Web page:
Being the last outpost before the North Pole, the backcountry of Svalbard is one that truly deserves to be called wilderness. On these desolate islands approximately 2500 people share the land with more than 3000 polar bears. The geography is striking: pointy mountains rising out of the sea, broad valleys crosscut by glacial rivers, ridgelines as sharp as the edge of a knife. 60% percent of the land is covered with ice.
Outside of the main settlements (and even inside of the smaller ones) carrying a rifle and a signal pistol are basic safety requirements. It’s a land of hunters and trappers, where sound instincts and a good intuition are necessary for survival, where us humans are not always on top of the food chain. I had seen Svalbard once before in summertime so a return to the islands while completely covered in a white, fluffy blanket was long overdue.
Continue reading “The road through Norway, part IV: Svalbard”
Coming to the end of a winter season feels very similar to coming to the end of a long hike: it’s an intense period and it seems that it will never stop, then suddenly it’s all over. People who were automatically around go their own ways. Life as it is stops right there.
My last scheduled tour was a week tour with 6 guests. I had been looking forward to it for a long time: a week out with the dogs during those long, sunny spring days. I still wanted to go to a remote cabin far up the river, close to the mountains: Vieksaluokta. I hoped for the guests, the weather, and the tour schedule to be nice.
Continue reading “The end”
Spring always represents a clean break in the season. Suddenly I wake up early in the morning because the sun is piercing my eyes. It’s so warm outside that I only need a fleece jacket to go around. God forbid, I have to take sunglasses on tour, I need them for driving, I need them all the time. It’s spring. The long winter is over and it’s time to get nostalgic about things.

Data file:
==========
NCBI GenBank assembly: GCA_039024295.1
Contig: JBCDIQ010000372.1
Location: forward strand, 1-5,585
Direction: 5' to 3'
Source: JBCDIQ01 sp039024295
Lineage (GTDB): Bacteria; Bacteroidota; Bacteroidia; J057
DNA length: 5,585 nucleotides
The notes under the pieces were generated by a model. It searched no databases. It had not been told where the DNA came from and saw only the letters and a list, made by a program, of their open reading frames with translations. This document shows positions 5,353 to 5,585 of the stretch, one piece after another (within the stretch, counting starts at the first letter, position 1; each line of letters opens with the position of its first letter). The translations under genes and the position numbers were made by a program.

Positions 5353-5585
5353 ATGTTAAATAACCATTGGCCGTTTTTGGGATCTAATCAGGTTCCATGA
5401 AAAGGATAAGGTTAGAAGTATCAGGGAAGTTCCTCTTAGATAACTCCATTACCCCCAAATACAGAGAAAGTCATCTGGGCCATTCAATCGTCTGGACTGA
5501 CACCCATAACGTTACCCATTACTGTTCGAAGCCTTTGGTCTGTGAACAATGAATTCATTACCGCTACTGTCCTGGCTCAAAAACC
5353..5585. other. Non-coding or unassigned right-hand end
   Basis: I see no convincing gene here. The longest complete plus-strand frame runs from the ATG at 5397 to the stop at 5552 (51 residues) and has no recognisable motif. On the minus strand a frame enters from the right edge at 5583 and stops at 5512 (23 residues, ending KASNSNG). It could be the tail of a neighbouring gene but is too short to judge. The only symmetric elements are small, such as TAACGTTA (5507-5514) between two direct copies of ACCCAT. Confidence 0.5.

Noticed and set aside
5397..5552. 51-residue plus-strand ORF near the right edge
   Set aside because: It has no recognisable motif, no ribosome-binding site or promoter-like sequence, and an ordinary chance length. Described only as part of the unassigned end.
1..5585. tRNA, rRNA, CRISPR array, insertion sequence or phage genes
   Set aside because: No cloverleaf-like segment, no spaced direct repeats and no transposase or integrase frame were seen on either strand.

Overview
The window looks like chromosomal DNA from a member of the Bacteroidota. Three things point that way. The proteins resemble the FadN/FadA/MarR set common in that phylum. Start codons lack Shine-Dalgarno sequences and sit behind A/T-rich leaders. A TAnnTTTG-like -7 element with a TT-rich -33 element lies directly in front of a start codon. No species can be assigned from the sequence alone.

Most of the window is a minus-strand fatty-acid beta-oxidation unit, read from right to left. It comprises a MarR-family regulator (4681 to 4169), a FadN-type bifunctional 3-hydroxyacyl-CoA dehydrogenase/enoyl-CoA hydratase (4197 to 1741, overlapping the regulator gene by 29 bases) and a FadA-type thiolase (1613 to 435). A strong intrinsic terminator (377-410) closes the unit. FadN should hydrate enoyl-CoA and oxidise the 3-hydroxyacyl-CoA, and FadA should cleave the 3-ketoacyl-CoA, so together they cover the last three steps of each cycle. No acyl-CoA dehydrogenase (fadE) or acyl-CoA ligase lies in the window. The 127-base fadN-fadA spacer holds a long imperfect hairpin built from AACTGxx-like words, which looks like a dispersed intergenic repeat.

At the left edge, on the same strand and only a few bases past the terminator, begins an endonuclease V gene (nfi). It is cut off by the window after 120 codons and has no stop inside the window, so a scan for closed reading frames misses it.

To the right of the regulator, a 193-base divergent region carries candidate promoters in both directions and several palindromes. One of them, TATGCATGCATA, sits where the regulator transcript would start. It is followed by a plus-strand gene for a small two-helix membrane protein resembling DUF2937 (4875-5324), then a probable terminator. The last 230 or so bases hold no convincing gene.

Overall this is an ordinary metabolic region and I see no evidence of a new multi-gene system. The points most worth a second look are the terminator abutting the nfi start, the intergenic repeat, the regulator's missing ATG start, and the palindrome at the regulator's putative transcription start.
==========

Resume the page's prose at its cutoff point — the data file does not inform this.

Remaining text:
A winter season in Lapland is a roller coaster of emotions with many ups and downs. In the cold, dark days or during peak season when things get hectic and overbooked there’s anger, frustration, maybe even an urge to leave from time to time. Then on a good day out on tour with great guests there’s this euphoric feeling of that I’m on top of the world, of never wanting to leave this place. I still haven’t gotten quite used to it and it happens every single season again.
Continue reading “Spring”
For the past five days I have been so incredibly tired that all I felt I could do, was sleep. Outside endless snow kept falling from the sky. Around 50cm of fresh powder must have been dumped on us during the past three days. When I was driving back PJ’s overnight guests yesterday, they asked me if the road we were driving on was a forest track. So much snow had fallen that there was hardly any trace of it left.
Continue reading “The beginning of the end”
Ever-increasing daylight hours have brought leisure and ease to the forest. All the little things that have to be done can now be done in daylight. Seeing what you are doing makes the same tasks feel much easier and actually much faster, so we have more time on our hands. On guest-free afternoons we can sit with the dogs while we tend to the fire to prepare their food. We fetch water in the sun. Sometimes I can stand still and just admire all that daylight.
During a pickup one of the accommodation hosts asked if I started to get tired of the season. I told her it was quite on the contrary and that I feel I have much more energy now than earlier. “December is when I really get tired”. She laughed: I was apparently the first person who ever looked at it that way. But really, when you live with so little, tiny things can make you happy. The warmth of the sun and the ever-increasing bright hours of the day are just such a delight.
Continue reading “The delight of daylight”